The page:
The Best I Read: January 2022

Ashley Simon
4 min readFeb 4, 2022


To say it’s been month would be to concede that months are no longer than 31 days, and I’m not ready to concede that because January was definitely, absolutely, without question, 150 days. I don’t care what the calendar or your astrologist says. I’ve been Covid-quarantined with my family of four — two of us under 3 years old — for 90.5 clock hours and approx 1,000 real human hours. Which is to say, I’m insane.

Anyway, want my bleary-eyed advice on what to read? Yes! I thought so. Here we go.


The Thursday Murder Club by Richard Osman

I somehow managed to read a couple of books this month — most higher-brow than this one — but this novel is about a group of kooky British octogenarians solving murders from the comfort of their upscale retirement community, and the rest are not, so clearly it wins. Four mischievous seniors meet in the Jigsaw Room (can’t make it up) to investigate unsolved crimes every week (Thursday, natch), and at some point fairly early in the book this harmless but definitely very weird pastime goes 100 percent off the rails. A dude is bludgeoned to death, there are some other murders, cute old folks fall in love, many MANY cocktails of the old-timey sort are had, and crimes are solved. It’s a rollicking whodunit and charming as hell.


The Talented Dr. Gray by Steve Kroft and Howard L. Rosenberg for Airmail

“This does not fit the profile of your average jewel thief, unless, that is, Gray had been living multiple lives, which now seems at least a possibility. Unbeknownst to the court, this was not the first time the professor has been suspected of theft.”

Let’s transition from fictional crime of the semi-plausible variety to real crime of the bonkers variety. Join Steve Kroft and Howard Rosenberg for a windy but well-reported tale about a patrician professor who was maybe (definitely) stealing jewels and priceless art from his fancy friends. Except the thing is, no one seemed to like him to begin with, which makes it all the more tragic. Imagine feeling obligated to invite a pretentious bore to your dinner party only to find out later that he stole the vibe and the Seurat?

My first impressions of Web 3 by Moxie Marlinspike

“Given the history of why web1 became web2, what seems strange to me about web3 is that technologies like ethereum have been built with many of the same implicit trappings as web1. To make these technologies usable, the space is consolidating around… platforms.”

WEB3 WEB3 WEB3. Friends, until I read this blog post, I didn’t really know what Web3 was/is/wants to be. There are a lot of buzzwords but not a lot of consensus on Web3 — ideological or practical — which makes it challenging to follow the plot. Even though there is a lot of smart nerd language in this post that I don’t totally grok, I got his main points, and they’re important. They’re important because Web3 and it’s buzzy offspring (Crypto, NFTs) are part of the fabric of our culture now, and they are being wielded and weaponized by some of the most powerful among us — so pay attention, and know when to get excited and when to call B.S.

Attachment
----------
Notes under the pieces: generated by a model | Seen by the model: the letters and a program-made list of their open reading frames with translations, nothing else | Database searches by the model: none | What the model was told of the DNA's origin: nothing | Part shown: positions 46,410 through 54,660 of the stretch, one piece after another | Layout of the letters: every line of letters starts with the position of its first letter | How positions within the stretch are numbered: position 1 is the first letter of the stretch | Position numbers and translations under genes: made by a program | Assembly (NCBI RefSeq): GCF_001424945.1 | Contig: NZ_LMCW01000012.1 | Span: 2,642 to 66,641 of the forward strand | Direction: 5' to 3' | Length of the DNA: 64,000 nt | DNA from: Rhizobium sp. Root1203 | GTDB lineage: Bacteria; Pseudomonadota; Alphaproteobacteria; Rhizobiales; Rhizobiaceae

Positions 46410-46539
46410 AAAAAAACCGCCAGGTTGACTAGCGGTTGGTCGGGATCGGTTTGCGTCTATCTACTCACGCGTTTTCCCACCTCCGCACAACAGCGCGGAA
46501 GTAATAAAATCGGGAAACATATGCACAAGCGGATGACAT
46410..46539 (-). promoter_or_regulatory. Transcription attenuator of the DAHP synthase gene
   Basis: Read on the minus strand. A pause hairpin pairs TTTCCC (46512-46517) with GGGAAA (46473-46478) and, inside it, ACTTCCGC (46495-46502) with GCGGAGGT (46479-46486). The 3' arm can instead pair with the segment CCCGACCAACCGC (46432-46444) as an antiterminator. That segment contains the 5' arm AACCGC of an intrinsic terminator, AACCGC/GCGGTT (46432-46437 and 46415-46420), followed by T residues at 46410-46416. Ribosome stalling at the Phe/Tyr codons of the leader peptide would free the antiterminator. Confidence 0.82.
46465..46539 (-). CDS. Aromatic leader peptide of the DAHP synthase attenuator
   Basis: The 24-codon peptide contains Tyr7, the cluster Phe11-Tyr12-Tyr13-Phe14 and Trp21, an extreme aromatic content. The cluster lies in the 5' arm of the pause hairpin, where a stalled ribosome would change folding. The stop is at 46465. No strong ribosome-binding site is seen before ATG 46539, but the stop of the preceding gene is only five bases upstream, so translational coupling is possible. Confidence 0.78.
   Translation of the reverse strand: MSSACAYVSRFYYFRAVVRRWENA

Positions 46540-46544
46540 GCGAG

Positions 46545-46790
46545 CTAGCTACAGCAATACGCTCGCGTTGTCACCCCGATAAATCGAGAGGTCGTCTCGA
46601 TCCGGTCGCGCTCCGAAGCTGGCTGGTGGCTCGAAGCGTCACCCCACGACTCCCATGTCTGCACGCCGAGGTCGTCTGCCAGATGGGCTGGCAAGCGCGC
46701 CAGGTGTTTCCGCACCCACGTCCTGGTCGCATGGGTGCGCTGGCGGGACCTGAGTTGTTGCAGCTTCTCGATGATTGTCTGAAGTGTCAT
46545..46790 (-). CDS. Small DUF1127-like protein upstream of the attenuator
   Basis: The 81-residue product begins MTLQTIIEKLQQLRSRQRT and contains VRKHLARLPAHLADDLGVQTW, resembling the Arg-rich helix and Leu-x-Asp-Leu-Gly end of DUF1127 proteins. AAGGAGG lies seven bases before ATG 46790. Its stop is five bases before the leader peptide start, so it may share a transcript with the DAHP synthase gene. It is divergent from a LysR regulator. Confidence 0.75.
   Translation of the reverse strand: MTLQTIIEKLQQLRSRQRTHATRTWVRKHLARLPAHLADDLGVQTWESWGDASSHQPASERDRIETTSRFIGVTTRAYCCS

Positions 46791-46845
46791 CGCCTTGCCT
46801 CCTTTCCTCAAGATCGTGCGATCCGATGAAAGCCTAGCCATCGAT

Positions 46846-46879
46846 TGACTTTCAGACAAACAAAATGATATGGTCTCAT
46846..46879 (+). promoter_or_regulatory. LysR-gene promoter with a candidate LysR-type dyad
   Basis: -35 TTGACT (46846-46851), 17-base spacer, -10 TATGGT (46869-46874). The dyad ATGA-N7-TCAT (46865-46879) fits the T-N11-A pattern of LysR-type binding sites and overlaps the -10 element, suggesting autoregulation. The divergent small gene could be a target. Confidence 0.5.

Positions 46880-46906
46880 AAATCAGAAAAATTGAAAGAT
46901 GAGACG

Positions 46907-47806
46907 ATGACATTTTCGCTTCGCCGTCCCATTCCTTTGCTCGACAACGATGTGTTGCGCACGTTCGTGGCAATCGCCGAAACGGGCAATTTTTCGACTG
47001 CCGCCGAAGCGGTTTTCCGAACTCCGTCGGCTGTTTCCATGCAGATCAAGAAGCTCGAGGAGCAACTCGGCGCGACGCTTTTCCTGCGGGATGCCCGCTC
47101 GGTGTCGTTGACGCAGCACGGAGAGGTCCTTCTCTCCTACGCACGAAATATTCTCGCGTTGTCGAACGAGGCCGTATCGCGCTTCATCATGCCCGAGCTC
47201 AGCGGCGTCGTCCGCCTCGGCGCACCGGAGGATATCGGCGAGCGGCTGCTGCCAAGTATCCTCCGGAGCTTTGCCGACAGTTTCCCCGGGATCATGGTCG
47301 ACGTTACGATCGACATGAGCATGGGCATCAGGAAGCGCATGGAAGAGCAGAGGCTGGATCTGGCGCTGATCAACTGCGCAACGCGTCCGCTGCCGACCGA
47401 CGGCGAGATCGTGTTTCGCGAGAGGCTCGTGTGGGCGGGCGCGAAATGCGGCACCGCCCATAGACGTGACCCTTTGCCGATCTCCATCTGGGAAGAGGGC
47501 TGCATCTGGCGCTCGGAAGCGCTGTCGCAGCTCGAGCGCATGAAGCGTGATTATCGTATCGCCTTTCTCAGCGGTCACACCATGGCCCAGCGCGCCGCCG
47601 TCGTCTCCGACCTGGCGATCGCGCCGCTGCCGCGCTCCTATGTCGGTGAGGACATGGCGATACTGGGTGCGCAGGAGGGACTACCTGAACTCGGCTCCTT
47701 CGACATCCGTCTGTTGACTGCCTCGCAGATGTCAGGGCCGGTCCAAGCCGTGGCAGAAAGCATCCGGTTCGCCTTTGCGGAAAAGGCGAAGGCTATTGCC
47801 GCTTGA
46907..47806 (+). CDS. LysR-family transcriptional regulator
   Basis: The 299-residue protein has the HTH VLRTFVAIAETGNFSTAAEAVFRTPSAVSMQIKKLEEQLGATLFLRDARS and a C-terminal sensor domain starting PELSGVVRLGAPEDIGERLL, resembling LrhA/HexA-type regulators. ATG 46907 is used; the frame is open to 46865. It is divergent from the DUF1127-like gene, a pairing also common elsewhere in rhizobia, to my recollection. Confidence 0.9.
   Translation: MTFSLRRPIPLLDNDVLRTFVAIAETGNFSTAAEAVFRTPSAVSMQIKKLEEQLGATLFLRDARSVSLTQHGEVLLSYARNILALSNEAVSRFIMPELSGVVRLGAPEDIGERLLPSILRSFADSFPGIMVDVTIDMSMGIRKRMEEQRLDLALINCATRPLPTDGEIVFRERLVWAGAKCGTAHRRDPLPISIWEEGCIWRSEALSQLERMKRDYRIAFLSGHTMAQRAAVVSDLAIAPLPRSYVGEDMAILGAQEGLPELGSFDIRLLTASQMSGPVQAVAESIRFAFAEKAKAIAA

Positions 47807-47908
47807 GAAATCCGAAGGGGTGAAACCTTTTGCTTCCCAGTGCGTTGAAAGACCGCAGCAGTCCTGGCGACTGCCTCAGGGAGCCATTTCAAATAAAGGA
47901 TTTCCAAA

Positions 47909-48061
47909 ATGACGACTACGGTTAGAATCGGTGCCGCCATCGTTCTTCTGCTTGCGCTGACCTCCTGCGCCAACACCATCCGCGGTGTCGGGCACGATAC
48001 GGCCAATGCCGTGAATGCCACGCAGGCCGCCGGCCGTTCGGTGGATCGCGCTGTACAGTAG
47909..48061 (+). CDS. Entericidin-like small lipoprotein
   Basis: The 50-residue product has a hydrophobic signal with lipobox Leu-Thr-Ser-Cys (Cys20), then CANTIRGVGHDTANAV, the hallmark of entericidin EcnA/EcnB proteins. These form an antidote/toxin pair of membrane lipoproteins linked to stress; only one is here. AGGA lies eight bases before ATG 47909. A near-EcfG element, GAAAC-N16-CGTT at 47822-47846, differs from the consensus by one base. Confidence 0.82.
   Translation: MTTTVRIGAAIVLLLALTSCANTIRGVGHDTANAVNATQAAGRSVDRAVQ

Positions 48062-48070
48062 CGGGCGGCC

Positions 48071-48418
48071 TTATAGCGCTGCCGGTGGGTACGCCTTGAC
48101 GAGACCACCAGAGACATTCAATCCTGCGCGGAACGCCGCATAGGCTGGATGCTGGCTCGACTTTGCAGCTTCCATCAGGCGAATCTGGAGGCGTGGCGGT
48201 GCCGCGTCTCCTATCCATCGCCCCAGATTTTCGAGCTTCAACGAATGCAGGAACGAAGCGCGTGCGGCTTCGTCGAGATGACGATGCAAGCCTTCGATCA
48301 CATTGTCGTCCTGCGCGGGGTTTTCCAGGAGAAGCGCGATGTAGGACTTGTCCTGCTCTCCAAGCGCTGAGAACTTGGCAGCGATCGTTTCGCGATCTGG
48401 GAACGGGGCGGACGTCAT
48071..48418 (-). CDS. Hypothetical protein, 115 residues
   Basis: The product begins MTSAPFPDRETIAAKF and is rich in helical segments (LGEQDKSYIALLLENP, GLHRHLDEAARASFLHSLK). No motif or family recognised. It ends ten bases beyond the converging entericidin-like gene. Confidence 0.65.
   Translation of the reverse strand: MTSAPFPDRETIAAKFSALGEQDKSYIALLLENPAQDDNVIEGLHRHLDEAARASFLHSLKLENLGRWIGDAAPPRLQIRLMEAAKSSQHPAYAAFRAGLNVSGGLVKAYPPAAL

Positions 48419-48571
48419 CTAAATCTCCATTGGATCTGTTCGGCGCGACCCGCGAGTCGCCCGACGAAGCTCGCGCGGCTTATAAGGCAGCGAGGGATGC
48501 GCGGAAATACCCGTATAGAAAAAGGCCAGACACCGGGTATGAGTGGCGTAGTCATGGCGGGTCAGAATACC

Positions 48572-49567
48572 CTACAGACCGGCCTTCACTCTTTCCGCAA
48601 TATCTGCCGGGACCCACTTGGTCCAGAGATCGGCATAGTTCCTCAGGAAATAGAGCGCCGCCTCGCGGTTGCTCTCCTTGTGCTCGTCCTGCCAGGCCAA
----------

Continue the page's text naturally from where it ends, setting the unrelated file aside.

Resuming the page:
A Love that Reminds You of Nothing by Carvell Wallace on Medium

Sometimes I miss you so deeply that I miss myself.

Every time I read a piece by Carvell Wallace he dislodges something tender in me. I encourage you to soak up everything he’s ever written, but if you only have 4 minutes, this is a good place to start.

What Do Aaron Rodgers and Shailene Woodley ‘Agree to Disagree’ About? by Rachel Handler for The Cut

In 2014, [Woodley] quite famously told Into the Gloss that she “suns” her vagina, something I have since attempted to incorporate into my own lifestyle without going to prison. But it was in Flaunt magazine where she went one Goop step further, sharing, “I make my own medicines; I don’t get those from doctors. It’s an entire lifestyle. It’s appealing to my soul.” She reiterated as much to WebMD, the medical database for people who strive to develop anxiety disorders, stating that she leads “an extremely alternative lifestyle” and follows “a form of thinking based upon the Wise Woman Tradition.” (The Wise Woman Tradition, according to its website, was founded by a woman named Susun Weed who “has no official diplomas of any kind; she left high school in her junior year to pursue studies in mathematics and artificial intelligence at UCLA and she left college in her junior year to pursue life.”)

I laughed at least 10 times reading this article. Also this photo. Just read it.



Ashley Simon

I’m from the Midwest, which means I think the food pyramid is a giant cheese wedge. Director of Product Marketing at Medium.